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College soccer: Catawba women return to D2 regionals

Indians earn second straight trip to Division II regionals

Nick Brown, Catawba women’s soccer coach

By Mike London

SALISBURY — When Catawba’s women’s soccer team fell on Nov. 9 at home to eventual champion Lincoln Memorial in the first round of the South Atlantic Conference Tournament, it looked like the Indians might be putting their uniforms in storage.

“We were all upset,” said Catawba forward Maddie Capel,  who has scored a team-high five goals.  “We had that awful feeling you get when you lose — and we don’t ever want to feel it again.”

But a team that has had zero luck when it comes to injuries, finally caught some breaks. Catawba is back in the Southeast Regional for the second straight season. The Peach Belt Conference and Conference Carolinas tournaments went exactly the way Catawba needed them to go.

“We couldn’t have underdogs winning those tournaments and getting automatic berths in the regional,” Catawba head coach Nick Brown said. “Top seeds had to win.”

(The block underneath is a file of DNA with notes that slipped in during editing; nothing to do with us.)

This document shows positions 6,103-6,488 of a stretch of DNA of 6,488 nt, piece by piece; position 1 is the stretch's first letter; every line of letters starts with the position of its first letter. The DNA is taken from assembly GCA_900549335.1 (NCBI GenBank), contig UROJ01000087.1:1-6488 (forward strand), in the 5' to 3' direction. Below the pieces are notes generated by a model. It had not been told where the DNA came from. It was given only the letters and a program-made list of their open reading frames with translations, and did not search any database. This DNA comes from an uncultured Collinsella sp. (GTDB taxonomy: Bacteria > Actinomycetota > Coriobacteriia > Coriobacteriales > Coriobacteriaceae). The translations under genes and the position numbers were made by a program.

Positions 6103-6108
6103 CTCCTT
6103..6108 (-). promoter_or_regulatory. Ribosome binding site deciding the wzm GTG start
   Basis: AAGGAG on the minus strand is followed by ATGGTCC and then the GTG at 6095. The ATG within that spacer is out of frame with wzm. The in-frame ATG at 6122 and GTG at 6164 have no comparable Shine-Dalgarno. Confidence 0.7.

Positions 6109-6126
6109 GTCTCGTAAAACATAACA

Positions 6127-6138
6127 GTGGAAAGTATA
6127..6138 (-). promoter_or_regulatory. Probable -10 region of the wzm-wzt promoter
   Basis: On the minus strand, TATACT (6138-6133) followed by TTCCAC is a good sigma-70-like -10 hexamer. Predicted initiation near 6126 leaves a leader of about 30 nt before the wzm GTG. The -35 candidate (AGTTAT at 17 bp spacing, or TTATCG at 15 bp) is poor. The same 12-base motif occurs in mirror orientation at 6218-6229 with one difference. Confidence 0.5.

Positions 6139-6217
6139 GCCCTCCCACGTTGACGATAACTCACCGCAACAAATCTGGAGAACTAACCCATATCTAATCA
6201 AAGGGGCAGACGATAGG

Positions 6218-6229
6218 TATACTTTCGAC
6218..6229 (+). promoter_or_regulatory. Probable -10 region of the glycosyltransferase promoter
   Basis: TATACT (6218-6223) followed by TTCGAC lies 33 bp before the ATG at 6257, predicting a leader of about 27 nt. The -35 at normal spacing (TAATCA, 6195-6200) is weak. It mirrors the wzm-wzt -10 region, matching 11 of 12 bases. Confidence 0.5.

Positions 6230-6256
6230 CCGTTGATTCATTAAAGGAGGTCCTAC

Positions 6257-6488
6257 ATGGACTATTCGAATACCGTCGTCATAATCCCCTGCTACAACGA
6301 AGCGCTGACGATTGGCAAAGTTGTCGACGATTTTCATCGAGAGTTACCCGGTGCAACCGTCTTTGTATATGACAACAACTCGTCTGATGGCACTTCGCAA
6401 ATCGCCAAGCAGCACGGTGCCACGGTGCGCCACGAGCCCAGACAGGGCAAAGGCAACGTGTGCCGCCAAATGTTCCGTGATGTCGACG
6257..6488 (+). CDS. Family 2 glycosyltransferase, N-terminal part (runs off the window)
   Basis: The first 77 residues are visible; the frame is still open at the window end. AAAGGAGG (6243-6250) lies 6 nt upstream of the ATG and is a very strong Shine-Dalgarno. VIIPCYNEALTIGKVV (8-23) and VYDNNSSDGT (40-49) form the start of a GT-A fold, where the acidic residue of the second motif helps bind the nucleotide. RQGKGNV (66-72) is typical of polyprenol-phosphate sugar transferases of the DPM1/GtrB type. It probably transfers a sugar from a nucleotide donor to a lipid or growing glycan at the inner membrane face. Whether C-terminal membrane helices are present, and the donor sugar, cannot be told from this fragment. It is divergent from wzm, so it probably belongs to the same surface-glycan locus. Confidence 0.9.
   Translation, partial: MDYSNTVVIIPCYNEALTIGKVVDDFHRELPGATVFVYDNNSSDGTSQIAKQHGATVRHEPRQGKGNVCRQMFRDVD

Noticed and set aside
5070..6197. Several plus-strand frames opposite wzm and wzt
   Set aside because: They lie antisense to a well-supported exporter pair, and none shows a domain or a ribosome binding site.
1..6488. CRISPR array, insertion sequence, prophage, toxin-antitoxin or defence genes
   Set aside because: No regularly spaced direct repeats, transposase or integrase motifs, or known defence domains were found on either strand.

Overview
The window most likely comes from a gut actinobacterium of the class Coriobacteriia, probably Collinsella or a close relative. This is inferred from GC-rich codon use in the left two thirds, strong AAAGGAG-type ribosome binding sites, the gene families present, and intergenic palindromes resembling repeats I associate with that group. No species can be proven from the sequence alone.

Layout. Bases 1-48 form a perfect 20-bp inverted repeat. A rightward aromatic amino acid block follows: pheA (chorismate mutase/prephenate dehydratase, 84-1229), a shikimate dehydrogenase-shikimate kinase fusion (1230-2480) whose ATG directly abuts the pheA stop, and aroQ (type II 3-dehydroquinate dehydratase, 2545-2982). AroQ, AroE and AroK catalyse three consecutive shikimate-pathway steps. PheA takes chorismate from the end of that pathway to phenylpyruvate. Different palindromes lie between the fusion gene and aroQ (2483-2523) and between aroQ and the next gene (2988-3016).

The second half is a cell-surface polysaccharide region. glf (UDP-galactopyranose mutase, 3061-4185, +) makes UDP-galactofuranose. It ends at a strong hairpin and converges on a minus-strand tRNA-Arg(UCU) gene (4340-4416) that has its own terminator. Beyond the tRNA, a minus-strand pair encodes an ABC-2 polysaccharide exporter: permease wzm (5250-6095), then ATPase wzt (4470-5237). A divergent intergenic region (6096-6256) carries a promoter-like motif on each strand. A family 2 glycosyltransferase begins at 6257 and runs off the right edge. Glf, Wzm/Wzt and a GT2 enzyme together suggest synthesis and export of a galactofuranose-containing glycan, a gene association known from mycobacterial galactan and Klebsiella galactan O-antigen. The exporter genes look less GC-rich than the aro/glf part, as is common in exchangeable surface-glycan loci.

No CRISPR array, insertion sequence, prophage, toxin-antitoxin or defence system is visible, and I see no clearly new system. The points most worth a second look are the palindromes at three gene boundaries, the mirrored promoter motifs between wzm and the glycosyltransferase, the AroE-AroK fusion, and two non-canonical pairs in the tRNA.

They did — barely. Eight days after Catawba’s setback at Frock Field, regular-season champ Mount Olive beat Belmont Abbey, 2-1, in the Conference Carolinas championship game, when a win by Belmont Abbey would have meant an automatic berth for the Crusaders.

Fate took a hand down in Georgia on Sunday, where a girl from Salisbury that Catawba tried to recruit, Gray Stone graduate Annie Habeeb, scored in overtime to lift top-seeded Flagler to 1-0 victory over upstart Clayton State, the No. 6 seed. A Clayton State victory would’ve meant an automatic berth for the Lakers.

Even after those favorable results were official, the Indians had to sit around, cross their fingers and hope. It was tough to focus on anything else going on in their lives.

“Everything was up in the air for us,” senior defender Julia Hayes said.

“The wait from those games on Sunday to the selections on Monday was so incredibly long,” added Catawba senior defender Bree Roberts. “It didn’t feel like a day. More like a year.”

Catawba knew it had a shot once Mount Olive and Flagler held serve in their respective tournaments, but it was still pins-and-needles time for Brown and the Indians as many of them gathered to watch the announcement of the tournament field on NCAA.com on Monday night. That’s when it became official. Catawba, seeded eighth in the eight-team Southeast Regional, was headed to St. Augustine, Fla., to take on Flagler, the top-seeded host team.

“We got in the car, we turned up the music and we screamed,” Roberts said with a laugh.